We verify our forensic tools, right? And once we verify them, it’s all good? But what if the application is lying? Is the forensic tool right or wrong?

I was playing around with HTTP/2 to see how the protocol works. A more detailed post examining HTTP/2 is forthcoming, but as usual I went down a rabbit hole and ended up…well, writing a Chrome bug report. But I’ll take a few steps back.

### HTTP/2 Background

HTTP/2 is the protocol that replaces the text-based HTTP/1.x protocol that we all know and love. HTTP/2 is a binary, multiplexed, stream-based protocol. In other words: completely different.

All major browsers can easily handle HTTP/2 and the per cent of HTTP/2 traffic is actually quite large. Figures that I found from April 2016 indicated HTTP/2 comprised 68% of web-traffic. Even the lowly bit_of_hex blog is sent via HTTP/2.

As part of the forthcoming post, I created a simple webpage on a VPS serving basic content over HTTP/2. In doing my testing, I ran Nirsoft ChromeCacheView and Ryan Benson’s Hindsight over the Chrome cache which was used to access the website to examine the results.

It was then I noticed something weird. Let’s explore further.

Using Chrome version 67.0.3396.99 (x64) on Windows 10 x64 (1803) and accessing an HTTP/2 page like https://http2.akamai.com/ I can confirm the data is being transmitted via HTTP/2 using Chrome Developer Tools.

From the above, the three highlighted data elements are served over ‘h2’ (which is the shorthand for HTTP/2). Developer Tools also allows a user to look at the server response headers (which are too long for a good screenshot, so you’ll have to trust me):

accept-ch: DPR, Width, Viewport-Width, Downlink, Save-Data
access-control-allow-credentials: false
access-control-allow-origin: *
access-control-max-age: 86400
cache-control: max-age=43200
client_ip: 203.0.113.1
client_real_ip: 203.0.113.1
content-length: 11932
content-type: text/html;charset=UTF-8
date: Mon, 02 Jul 2018 04:34:03 GMT
etag: "9068c20f1c727825919f58f136cdfb91:1506554442"
expires: Mon, 02 Jul 2018 16:34:03 GMT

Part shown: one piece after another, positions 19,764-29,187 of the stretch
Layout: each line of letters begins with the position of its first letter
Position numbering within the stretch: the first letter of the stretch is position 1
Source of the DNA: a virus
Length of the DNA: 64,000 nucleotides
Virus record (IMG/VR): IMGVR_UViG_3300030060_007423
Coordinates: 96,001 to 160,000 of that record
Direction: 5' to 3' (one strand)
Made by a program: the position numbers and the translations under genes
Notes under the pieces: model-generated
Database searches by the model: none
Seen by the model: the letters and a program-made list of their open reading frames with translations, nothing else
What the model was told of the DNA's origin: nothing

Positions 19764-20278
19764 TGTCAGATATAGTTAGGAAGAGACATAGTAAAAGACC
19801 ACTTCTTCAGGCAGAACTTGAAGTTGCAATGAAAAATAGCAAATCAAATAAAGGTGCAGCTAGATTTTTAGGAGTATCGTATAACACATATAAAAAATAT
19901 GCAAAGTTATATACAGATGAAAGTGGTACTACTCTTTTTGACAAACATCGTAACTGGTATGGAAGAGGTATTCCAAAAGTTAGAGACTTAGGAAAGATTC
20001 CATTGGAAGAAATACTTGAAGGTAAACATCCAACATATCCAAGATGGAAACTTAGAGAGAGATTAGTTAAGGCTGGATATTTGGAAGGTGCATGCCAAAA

ghost_ip: 23.49.208.45
ghost_service_ip: 203.26.28.251
myproto: h2
protocol_negotiation: h2
push: true
rtt: 49
server: Apache
status: 200
strict-transport-security: max-age=31536000 ; includeSubDomains
x-akamai-transformed: 9 10909 0 pmb=mRUM,1


This response header is actually quite detailed, and does include the protocol type ‘h2’ (lines 17 & 18). However, according to RFC 7540, 8.1.2.4 there is no requirement for HTTP/2 to declare the protocol version in the response header.

For HTTP/2 responses, a single “:status” pseudo-header field is defined that carries the HTTP status code field…This pseudo-header field MUST be included in all responses; otherwise, the response is malformed.

HTTP/2 does not define a way to carry the version or reason phrase that is included in an HTTP/1.1 status line.

In contrast, for the response headers served via HTTP/1.1 it is required (according to RFC 2616, Section 3.1) to announce the version number (such as HTTP/1.1), as in this example from http://www.abc.net.au/news/.

HTTP/1.1 200 OK
X-UA-Compatible: IE=Edge
Content-Type: text/html;charset=UTF-8
Content-Language: en-AU
Content-Encoding: gzip
Content-Length: 35230
Last-Modified: Mon, 02 Jul 2018 04:59:59 GMT
Accept-Ranges: bytes
Cache-Control: max-age=21
Expires: Mon, 02 Jul 2018 05:03:50 GMT
Date: Mon, 02 Jul 2018 05:03:29 GMT
Connection: keep-alive
Vary: Accept-Encoding
Set-Cookie: ABC_FF=desktop; expires=Mon, 02-Jul-2018 07:03:29 GMT; path=/
Vary: Origin
Vary: User-Agent
Vary: User-Agent


### So, what’s the big deal?

Well the problems start when you look at what browser forensic tools pull out from the cache. In the https://http2.akamai.com/ instance, using Nirsoft gets the following (edited) results:

It’s wrong. We know and saw from Chrome Developer Tools that it was served over HTTP/2. The response header also stated ‘h2’. Damn these forensic tools! Wrong again; because here is the entry in the referenced data_3 file in the Chrome cache (at C:\Users\{User}\AppData\Local\Google\Chrome\User Data\Default\Cache\):

So, Chrome is writing ‘HTTP/1.1’ at the top of the cache entry? This seems strange indeed and therefore blame isn’t with the forensic tools. Why this gets written there is a mystery to me. At the end of this block of information in the data_3 file is a reference to ‘h2’ which likely indicates the protocol. However, I haven’t done the required testing to confirm how this is used.

So, I lodged a bug report to see what the experts at Google thought. They quickly triaged this issue to a hard-coded line that injects the string ‘HTTP/1.1’ within the code:

So, what is the impact of this? It goes back to the old issue of verification and not simply ‘cut and pasting’ your tool output to your report. Based on this initial testing I can’t verify the response header protocol information stored in the Chrome cache. Is the tool wrong? Yes, but only because the application is lying.

If anyone has further insights, please drop me a line at [email protected] or via Twitter at @mattnotmax.